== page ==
Plans for a new high-level waste (HLW) storage facility at Dounreay are well under way and SCX’s Special Projects division has recently been awarded the contract to design, manufacture and install a drum crane which will be responsible for the handling of nuclear waste at the facility. The £22 million facility will be an extension to the existing Dounreay Cementation Plant, providing more storage space for 500L stainless steel drums used to contain the encapsulated liquid waste. Here the steel drums holding liquefied radioactive waste will be encased in cement, put into long-term storage and monitored by remotely controlled operations.
Danny Pickard, Applications Engineer at SCX Special Projects, believes that in such a safety-critical industry you need to ensure that the equipment is reliable. “When dealing with high-level waste, you need to apply extreme caution and the most important thing to take into consideration is the strength and durability of your equipment. It is also crucial to keep safety and quality at the top of your list of priorities so that your staff are protected and can work with confidence in the surrounding environment. During the initial design and testing stages of the drum crane for Dounreay we will identify, analyse and resolve any potential hazards or risks in function to ensure that everything practicable is done with regards to safety.”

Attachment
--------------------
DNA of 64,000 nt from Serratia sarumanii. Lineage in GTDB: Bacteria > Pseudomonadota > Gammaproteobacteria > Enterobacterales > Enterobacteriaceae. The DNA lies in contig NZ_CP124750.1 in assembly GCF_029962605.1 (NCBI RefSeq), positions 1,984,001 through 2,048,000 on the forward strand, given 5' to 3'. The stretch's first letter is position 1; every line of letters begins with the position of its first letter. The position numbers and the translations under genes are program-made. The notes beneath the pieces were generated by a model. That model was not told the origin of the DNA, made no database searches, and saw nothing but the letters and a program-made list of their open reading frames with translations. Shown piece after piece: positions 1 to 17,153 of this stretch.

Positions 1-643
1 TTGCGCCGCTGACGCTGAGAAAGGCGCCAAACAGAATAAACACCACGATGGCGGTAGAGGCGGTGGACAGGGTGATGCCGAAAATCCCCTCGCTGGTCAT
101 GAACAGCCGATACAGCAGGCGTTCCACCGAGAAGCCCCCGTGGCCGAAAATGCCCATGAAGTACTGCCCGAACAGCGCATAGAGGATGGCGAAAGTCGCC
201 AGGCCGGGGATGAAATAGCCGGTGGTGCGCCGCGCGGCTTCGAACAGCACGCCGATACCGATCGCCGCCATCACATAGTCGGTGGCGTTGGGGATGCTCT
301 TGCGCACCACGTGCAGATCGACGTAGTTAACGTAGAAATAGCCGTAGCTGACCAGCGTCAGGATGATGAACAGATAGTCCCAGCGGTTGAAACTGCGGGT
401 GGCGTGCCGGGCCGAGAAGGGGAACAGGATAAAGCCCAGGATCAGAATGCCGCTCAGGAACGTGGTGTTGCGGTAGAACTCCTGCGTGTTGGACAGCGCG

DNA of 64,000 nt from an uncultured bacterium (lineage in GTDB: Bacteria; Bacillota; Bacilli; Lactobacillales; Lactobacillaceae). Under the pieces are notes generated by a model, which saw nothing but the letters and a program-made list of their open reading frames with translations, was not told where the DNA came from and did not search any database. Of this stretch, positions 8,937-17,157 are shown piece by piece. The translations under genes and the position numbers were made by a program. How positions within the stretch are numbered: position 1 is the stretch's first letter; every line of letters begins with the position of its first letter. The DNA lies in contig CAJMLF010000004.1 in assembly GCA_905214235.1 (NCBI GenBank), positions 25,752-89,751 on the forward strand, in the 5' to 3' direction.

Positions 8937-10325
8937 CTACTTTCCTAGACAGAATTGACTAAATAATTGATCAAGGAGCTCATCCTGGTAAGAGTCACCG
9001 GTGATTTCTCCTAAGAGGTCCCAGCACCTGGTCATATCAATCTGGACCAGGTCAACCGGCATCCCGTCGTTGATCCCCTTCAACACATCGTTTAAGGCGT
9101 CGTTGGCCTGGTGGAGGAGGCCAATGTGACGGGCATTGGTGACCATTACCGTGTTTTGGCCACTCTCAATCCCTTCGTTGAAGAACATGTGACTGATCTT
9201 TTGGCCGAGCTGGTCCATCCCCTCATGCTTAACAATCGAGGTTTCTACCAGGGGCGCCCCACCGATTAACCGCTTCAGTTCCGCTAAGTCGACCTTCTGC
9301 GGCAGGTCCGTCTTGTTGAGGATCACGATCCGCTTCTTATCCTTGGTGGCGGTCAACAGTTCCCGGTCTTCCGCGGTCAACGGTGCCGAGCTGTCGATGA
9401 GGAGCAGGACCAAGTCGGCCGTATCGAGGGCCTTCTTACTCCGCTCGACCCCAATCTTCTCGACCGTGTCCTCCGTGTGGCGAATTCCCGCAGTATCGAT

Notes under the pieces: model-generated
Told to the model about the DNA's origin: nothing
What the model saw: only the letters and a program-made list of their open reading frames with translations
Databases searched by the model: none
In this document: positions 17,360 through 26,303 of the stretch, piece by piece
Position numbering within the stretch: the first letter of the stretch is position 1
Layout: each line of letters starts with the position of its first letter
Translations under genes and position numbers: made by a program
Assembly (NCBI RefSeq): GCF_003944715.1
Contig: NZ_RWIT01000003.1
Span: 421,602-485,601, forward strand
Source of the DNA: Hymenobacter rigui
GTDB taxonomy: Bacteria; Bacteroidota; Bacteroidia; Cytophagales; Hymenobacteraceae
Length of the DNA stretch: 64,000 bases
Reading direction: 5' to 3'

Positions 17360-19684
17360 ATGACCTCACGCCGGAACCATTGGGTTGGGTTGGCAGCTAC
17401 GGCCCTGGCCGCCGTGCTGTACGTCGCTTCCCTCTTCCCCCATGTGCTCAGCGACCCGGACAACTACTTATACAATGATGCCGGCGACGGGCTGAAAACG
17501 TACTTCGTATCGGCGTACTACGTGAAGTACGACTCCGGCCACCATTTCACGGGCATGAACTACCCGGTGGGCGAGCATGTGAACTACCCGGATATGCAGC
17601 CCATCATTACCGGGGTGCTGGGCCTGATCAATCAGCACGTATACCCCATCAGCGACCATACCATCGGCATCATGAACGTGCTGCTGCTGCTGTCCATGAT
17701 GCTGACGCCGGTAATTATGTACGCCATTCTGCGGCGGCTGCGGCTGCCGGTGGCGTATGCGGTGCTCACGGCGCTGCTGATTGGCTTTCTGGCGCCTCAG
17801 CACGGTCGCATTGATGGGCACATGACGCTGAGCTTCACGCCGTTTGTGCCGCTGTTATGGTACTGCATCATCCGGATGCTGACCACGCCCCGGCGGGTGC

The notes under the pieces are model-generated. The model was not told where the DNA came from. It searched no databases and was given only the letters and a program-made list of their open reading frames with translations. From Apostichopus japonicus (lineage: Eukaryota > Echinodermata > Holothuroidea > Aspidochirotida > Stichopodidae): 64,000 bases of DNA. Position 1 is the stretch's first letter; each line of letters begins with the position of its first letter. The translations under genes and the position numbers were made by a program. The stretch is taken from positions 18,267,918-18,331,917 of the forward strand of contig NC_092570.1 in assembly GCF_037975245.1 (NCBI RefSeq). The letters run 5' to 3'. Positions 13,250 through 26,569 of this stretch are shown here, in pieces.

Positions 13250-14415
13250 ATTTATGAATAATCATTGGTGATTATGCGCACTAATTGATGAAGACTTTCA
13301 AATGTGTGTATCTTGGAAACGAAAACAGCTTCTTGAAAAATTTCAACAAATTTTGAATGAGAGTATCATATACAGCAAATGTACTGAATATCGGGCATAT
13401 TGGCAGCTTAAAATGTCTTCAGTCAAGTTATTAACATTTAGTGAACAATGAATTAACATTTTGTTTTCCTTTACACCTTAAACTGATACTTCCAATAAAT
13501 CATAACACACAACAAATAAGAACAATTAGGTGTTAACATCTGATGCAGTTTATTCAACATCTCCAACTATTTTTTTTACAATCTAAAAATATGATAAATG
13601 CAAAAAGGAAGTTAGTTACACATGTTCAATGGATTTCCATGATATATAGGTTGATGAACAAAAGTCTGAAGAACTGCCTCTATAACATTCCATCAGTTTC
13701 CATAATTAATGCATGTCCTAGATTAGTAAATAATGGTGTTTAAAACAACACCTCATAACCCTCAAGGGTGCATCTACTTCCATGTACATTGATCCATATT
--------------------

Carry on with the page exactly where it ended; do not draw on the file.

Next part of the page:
The 3 tonne SWL, modified-off-the-shelf (MOTS) crane designed specifically for work at Dounreay will be a semi-automatic, remote controlled crane complete with a MotoSuiveur failsafe unit, recovery systems and CCTV. The primary function of the crane will be to transfer the 500L drums containing the nuclear waste packages within the D2702 facility, from the Drum Import Enclosure to a designated position within the facility’s storage vaults. SCX Special Projects will provide a full turnkey handling solution to Dounreay. As well as designing the optimal MOTS (modified off-the-shelf) crane solution tailored to the specific safety and handling requirements of the site, SCX Special Projects will provide all the supporting documentation in accordance with stringent nuclear design codes, then undertake the manufacture, Factory Acceptance Testing (FAT), installation at Dounreay, Site Acceptance Testing (SAT) and commissioning. The entire process is scheduled for completion in time for Christmas 2016.